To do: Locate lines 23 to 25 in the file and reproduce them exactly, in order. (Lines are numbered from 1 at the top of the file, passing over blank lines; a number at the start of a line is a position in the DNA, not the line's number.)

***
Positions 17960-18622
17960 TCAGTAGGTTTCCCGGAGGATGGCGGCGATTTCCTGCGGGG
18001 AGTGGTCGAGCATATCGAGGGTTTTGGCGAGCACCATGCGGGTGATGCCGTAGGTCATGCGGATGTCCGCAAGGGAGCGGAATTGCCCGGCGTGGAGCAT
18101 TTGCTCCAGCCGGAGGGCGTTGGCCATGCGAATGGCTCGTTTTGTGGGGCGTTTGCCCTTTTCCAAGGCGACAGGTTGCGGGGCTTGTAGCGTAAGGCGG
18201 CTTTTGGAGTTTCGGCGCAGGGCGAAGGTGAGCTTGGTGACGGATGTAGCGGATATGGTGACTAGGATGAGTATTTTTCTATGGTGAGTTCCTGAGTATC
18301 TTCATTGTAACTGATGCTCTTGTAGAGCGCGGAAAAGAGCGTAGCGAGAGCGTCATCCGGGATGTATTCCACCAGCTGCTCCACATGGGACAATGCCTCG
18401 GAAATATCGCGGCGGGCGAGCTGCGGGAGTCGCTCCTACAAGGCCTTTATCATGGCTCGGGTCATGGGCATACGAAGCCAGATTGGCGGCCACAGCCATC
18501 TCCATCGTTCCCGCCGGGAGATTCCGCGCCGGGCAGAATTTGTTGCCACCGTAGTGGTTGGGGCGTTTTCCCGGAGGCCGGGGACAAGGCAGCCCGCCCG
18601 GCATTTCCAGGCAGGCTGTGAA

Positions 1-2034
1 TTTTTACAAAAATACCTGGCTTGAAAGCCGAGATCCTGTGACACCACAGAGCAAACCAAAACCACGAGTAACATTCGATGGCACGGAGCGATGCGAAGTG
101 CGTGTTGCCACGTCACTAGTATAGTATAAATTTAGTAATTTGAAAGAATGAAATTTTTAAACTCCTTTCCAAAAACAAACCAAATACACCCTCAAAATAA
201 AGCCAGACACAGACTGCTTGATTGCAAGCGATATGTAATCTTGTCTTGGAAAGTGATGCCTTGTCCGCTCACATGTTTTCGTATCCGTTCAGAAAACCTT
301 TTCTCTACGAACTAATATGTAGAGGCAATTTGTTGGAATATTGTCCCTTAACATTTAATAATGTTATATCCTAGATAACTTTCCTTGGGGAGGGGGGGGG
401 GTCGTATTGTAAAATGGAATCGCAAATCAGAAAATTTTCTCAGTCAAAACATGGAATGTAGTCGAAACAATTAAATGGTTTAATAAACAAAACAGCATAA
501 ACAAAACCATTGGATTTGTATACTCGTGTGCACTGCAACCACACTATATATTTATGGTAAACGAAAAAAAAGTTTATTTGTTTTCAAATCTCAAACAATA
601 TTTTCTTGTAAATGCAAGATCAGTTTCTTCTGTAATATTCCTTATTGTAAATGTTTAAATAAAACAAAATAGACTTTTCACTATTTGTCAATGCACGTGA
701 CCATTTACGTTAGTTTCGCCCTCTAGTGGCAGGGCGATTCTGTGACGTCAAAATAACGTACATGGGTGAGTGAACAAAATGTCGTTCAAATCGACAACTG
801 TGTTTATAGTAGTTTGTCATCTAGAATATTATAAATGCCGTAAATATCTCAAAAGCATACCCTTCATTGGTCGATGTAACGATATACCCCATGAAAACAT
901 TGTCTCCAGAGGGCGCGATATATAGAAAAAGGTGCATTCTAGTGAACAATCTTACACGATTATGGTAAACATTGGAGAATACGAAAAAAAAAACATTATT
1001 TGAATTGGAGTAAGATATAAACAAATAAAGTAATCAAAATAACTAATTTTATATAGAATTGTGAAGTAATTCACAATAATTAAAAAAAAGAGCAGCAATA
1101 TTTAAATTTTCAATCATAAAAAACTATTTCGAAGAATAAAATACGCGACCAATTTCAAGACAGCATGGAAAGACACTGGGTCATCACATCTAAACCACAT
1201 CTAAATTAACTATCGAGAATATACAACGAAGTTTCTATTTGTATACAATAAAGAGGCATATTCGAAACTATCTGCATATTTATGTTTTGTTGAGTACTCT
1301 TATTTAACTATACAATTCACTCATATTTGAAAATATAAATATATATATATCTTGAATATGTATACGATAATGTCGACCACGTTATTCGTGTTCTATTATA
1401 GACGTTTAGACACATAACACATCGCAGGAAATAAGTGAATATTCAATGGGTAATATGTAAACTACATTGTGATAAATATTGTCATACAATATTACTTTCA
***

1201 CTAAATTAACTATCGAGAATATACAACGAAGTTTCTATTTGTATACAATAAAGAGGCATATTCGAAACTATCTGCATATTTATGTTTTGTTGAGTACTCT
1301 TATTTAACTATACAATTCACTCATATTTGAAAATATAAATATATATATATCTTGAATATGTATACGATAATGTCGACCACGTTATTCGTGTTCTATTATA
1401 GACGTTTAGACACATAACACATCGCAGGAAATAAGTGAATATTCAATGGGTAATATGTAAACTACATTGTGATAAATATTGTCATACAATATTACTTTCA